The Fundación Avina, the Multilateral Investment Fund (MIF), a member of the IDB Group, the Water and Sanitation Division of the IDB, and The Coca-Cola Company, with support from the Bill & Melinda Gates Foundation, today launched a regional program to integrate informal waste collectors into the formal recycling market.
The initiative brings together recyclers, consumer products companies, municipalities, educational institutions, and civil society organizations to discuss proposals and develop action plans for incorporating informal workers into local value chains. The program will make use of lessons learned from projects underway in Argentina, Bolivia, Brazil, Colombia, Peru, and other developing countries, and provide these experiences as models for stakeholders.
It is estimated that more than four million people in Latin America live on income earned from the collection of recyclable waste materials. These people, including entire families, work in unhealthy conditions with materials that may pose risks to health.
“It is critical to support the transformation of the market and the organization of informal recyclers to improve their economic and social situation,” said Nancy Lee, MIF General Manager. “Greater coordination among recyclers, businesses and municipalities will improve the quality of life of people engaged in this business.”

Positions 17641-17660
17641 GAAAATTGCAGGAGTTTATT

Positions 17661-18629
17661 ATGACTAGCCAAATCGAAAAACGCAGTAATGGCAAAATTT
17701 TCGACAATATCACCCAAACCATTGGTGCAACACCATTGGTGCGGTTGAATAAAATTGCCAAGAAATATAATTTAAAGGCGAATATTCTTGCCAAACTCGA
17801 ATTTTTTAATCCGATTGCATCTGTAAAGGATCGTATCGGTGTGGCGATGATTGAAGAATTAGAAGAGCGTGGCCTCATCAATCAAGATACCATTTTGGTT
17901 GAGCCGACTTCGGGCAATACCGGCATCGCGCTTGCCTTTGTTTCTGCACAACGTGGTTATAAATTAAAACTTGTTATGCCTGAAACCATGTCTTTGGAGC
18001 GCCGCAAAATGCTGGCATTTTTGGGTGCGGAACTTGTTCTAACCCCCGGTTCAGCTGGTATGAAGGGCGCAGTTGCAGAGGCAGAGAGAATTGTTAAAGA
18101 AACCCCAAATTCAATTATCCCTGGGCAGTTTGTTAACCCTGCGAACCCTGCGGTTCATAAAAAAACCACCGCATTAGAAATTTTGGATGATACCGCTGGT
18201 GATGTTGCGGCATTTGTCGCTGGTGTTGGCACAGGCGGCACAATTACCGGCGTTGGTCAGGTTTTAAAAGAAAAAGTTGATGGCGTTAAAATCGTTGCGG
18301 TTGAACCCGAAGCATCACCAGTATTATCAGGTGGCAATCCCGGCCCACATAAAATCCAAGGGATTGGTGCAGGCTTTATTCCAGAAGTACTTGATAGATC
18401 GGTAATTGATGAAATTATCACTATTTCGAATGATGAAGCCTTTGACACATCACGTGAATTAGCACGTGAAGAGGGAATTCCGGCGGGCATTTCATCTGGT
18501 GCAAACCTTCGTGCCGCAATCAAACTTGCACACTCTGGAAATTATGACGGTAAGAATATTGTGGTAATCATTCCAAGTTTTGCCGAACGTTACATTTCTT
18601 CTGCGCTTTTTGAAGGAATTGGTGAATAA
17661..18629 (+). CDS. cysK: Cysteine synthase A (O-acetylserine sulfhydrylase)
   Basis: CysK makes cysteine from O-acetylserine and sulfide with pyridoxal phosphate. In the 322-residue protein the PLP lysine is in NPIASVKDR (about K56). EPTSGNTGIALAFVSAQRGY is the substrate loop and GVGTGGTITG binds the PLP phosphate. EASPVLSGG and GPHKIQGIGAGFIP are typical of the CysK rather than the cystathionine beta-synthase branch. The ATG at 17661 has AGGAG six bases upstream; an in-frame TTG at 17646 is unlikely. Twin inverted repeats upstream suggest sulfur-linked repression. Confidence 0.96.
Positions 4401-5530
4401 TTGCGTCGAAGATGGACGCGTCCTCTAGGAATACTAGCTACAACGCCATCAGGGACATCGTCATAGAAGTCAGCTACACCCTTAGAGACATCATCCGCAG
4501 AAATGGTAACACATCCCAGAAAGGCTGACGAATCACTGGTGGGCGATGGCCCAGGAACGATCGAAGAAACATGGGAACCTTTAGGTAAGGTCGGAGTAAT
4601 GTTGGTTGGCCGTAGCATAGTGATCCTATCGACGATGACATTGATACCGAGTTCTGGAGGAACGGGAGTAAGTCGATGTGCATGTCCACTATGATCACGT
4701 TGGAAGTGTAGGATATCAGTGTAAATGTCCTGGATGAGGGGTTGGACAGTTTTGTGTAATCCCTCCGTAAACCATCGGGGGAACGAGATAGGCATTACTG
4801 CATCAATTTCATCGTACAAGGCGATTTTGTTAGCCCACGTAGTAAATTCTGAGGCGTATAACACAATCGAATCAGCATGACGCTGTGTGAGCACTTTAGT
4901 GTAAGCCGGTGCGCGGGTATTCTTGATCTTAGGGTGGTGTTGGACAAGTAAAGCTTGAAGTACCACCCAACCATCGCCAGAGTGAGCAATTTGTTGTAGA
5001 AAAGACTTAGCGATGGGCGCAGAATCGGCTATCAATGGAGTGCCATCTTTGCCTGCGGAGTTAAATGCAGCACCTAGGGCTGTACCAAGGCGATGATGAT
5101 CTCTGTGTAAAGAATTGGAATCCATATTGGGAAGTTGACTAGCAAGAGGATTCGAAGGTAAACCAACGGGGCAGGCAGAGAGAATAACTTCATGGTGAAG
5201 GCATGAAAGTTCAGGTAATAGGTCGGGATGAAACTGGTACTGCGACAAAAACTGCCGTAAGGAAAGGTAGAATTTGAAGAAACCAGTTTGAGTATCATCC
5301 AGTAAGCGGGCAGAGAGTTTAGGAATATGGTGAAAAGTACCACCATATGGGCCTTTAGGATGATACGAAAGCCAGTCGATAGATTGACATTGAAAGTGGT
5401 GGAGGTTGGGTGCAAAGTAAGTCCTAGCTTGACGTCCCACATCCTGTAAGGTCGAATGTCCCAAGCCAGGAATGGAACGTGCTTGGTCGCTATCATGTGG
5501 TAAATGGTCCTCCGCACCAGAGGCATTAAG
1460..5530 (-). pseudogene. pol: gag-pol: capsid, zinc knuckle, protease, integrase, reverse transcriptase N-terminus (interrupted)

The program seeks to improve the socio-economic status of waste collectors, involve the private sector as an active partner in facilitating their access to the formal market, and improve the regulatory framework to facilitate market functions.“Despite their key role in a new market such as recycling, informal waste collectors and their families remain isolated from society and the economy,” said Valdemar de Oliveira Neto, Fundación AVINA’s Director of Continental Initiatives. “This project will enable us to bring together all stakeholders to create an environment that respects their work, demonstrating that it is not only honorable, but also valuable to society.”
In some cases, informal collectors are responsible for recovering up to 90 percent of recycled consumer products materials. But the benefits they receive represent only a very small percentage of the value generated in the value chain. Several initiatives have proven that benefits flowing to these collectors increase through their participation in inclusive businesses sponsored by multi-sectoral alliances.